So the whole thing is based on stopping doing something that's seen as bad (cooking on an open fire, I guess) and replacing it with something thay's seen as good (using an 'energy efficient' cookstove - that needed a whole sh!t load of energy to manufacture it and fly it out to Uganda in the first place).
No CO2 was harmed in the whole process.

That enables Ryanair to keep burning aviation fuel with a clear conscience.
I, like @Muddyroads, was cynical before. Now I'm just even more sure the whole thing is [email protected]
Net ZERO aviation is a unicorn, aided and abetted by governments around the world because politicians are lovers of air travel themselves and deeply funded by others whose lives revolve around aviation.
 

DaveGrohl

Member
Location
Cumbria
Apologies for the delay in replying.





Correct - I got to around 15 minutes in but had other commitments but didn't want to leave without reply. I have now listened to it all whilst driving and watched the second half on the computer.

The model which we use is based on the latest IPCC emission factors; I want to stress that we do take into account N2O emissions, and the certificates which we generate are derived from CO2 equivalents, which takes into account methane and nitrogen emissions balanced against carbon sequestration. The driving factors behind nitrous oxide emissions highlighed in the video you shared are taken into account in our tool; soil type, organic matter, drainage, pH levels, fertiliser inputs, organic manure inputs and so on. We have a simulation calculator on our website which is entirely free to use, if you would like to see some of the factors we take into account - https://soilcapital.com/.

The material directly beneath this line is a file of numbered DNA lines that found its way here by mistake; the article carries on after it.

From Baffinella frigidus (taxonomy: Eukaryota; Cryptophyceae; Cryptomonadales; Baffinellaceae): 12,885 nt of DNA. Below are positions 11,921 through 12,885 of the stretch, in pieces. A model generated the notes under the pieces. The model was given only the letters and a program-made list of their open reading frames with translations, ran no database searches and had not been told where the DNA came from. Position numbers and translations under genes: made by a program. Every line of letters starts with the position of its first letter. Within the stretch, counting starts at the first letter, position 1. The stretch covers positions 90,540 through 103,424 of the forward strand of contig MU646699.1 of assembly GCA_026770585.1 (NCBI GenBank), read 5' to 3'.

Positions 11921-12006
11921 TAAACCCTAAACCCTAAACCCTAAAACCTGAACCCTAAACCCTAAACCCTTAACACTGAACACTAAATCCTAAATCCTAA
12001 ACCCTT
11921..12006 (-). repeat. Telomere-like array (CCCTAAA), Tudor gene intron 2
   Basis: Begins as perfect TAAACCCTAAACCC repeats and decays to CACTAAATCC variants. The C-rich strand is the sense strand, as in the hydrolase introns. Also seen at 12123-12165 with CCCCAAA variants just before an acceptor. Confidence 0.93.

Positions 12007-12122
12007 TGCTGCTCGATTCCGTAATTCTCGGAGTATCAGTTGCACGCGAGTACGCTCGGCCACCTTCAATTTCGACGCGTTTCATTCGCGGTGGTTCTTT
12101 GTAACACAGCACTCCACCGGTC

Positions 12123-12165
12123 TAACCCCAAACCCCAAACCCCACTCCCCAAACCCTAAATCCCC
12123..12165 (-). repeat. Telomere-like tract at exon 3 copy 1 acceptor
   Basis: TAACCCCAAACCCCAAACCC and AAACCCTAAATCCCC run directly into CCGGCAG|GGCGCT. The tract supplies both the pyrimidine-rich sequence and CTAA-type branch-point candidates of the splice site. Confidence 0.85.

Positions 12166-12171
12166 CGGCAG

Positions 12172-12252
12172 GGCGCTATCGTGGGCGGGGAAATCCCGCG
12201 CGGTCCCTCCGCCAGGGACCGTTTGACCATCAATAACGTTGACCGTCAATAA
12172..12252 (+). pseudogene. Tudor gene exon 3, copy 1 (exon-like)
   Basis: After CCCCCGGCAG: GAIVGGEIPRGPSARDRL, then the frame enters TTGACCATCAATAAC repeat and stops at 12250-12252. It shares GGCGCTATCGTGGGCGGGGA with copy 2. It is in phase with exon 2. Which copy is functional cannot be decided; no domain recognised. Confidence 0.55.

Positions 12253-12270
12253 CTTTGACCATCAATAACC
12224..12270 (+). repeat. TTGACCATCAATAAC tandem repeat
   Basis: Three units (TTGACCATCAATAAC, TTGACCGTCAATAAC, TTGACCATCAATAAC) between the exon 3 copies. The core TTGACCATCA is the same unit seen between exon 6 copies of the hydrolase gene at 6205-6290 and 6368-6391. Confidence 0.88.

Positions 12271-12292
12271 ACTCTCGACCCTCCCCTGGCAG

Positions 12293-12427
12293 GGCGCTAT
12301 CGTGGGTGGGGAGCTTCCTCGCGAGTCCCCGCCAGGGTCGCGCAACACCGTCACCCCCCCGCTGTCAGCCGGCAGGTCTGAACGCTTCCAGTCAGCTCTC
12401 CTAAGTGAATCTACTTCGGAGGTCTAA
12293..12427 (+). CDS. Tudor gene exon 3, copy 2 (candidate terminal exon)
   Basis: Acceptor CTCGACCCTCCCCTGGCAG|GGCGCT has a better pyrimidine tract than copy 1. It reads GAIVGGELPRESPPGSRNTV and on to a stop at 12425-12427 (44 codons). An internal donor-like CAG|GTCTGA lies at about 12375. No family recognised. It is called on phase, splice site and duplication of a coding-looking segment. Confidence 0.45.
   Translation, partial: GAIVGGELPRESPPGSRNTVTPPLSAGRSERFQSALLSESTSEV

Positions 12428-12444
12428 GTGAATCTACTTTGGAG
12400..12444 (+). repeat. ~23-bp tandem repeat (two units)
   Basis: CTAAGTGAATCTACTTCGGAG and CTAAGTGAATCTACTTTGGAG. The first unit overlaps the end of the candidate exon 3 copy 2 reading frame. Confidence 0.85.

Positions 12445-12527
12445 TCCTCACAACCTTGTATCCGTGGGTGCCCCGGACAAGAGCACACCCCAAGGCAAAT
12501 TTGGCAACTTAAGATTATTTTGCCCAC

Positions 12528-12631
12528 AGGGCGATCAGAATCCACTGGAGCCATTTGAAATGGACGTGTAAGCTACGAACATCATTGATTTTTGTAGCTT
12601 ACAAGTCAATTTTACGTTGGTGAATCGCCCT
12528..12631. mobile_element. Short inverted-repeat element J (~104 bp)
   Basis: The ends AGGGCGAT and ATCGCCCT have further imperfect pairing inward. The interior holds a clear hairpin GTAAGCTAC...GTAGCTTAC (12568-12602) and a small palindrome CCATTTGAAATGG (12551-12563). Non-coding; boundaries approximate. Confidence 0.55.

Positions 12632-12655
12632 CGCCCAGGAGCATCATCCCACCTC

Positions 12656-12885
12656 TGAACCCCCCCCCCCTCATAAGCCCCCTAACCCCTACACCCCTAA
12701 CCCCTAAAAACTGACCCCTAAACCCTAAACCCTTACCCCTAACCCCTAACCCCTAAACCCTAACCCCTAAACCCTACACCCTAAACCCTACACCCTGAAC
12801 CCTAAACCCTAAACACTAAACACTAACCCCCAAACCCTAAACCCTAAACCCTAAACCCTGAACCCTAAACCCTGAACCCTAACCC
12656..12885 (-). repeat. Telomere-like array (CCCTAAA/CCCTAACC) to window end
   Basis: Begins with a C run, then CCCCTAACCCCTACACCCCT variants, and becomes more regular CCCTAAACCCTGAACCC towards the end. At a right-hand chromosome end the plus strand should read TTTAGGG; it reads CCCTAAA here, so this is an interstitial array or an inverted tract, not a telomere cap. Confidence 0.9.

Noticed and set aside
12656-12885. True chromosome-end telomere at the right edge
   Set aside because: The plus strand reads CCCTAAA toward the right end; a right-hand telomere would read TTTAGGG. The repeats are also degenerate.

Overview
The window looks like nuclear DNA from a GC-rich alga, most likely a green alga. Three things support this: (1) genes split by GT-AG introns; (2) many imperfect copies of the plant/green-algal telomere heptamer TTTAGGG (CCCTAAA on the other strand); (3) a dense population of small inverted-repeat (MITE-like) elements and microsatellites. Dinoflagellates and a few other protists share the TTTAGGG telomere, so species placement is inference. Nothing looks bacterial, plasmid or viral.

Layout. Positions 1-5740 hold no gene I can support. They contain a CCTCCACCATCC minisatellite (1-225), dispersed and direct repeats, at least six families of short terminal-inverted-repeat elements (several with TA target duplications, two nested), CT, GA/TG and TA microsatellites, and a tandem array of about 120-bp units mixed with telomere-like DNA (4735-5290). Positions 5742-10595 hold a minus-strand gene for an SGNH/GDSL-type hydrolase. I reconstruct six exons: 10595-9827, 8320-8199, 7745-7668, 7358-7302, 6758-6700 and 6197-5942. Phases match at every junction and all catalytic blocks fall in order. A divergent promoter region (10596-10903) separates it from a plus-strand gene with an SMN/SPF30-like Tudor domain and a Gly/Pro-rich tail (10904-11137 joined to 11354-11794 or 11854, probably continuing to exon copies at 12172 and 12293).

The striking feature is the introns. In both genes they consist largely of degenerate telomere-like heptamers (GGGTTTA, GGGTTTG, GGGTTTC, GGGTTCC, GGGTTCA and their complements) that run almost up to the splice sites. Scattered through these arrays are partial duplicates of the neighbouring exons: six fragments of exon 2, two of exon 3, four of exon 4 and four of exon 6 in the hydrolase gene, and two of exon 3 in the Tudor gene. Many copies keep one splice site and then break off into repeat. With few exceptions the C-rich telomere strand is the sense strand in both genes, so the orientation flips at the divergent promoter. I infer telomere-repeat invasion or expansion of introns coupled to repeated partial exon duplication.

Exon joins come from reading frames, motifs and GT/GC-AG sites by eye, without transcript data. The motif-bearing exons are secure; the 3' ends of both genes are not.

The drivers which lead to increased carbon sequestration are linked to those that reduce nitrous oxide emission; increased use of legumes, reduced use of nitrogen fertilisers, nitrification inhibitors and so on. Our progamme does not have the aim of moving one carbon storage area to another area.




I really can't answer this accurately. The type of farm which we can take onto our programme (the type of farm that our calculator has the ability to calculate) are arable farms and the potential for some livestock. We don't take into account hedgerow sequestration or permanent forests (we do take into account agroforestry). A regional baseline of carbon emissions which we use is 0.25t of emissions per hectare per year (read; similar farms in the area we have assessed are emitting 0.25t per hectare per annum).

Your second point about having carbon credits available to sell, isnt that straight forward. In a programme such as ours you don't need to be carbon negative to produce carbon certificates.

  • Our programme works by assessing (calculating) a farms carbon baseline; be it sequestering or emitting, and generating carbon certificates based on improvements or maintenance of current ability to sequester.
  • If your baseline assessment shows that you are already sequestering carbon overall, your annual GHG balance will be compared to a fixed regional reference (+250kg CO2e/ha for regions assessed so far) and the difference between your annual performance and this regional reference will be translated into certificates. For example, if your farm is sequestering 1t of carbon per hectare, you can generate 1.25 certificates (1t = 1 certificate).
  • If your baseline assessment shows that you are a net emitter of GHGs, your annual GHG balance will be compared to your own baseline assessment and you will therefore have to improve your practices to create a differential that will be translated into a number of certificates. For example, if you are emitting carbon at a rate of 1t per hectare, but you choose to reduce inputs and plant a cover crop resulting in a 0.8t/ha improvement, you will still be emitting 0.2t/ha, but will be able to generate and sell 0.8 certificates per hectare on completion of the next full harvest year, based on your improvement from 1t of emissions.
  • You cannot join the programme and immediately have certficates to sell, even if you are carbon negative, a full completion of the next harvest year is required.



Yes, we are a business and we don't hide the fact. The movement of money is towards the farmer from a different business in the supply chain e.g. processor to farmer. As you outlined, we are paid as a commission or, as an upfront cost (£980 per year, drop out at any time); and of course our value to the farmer comes from using our platform, support (agronomist and technical), certificate generation and handling the sales process.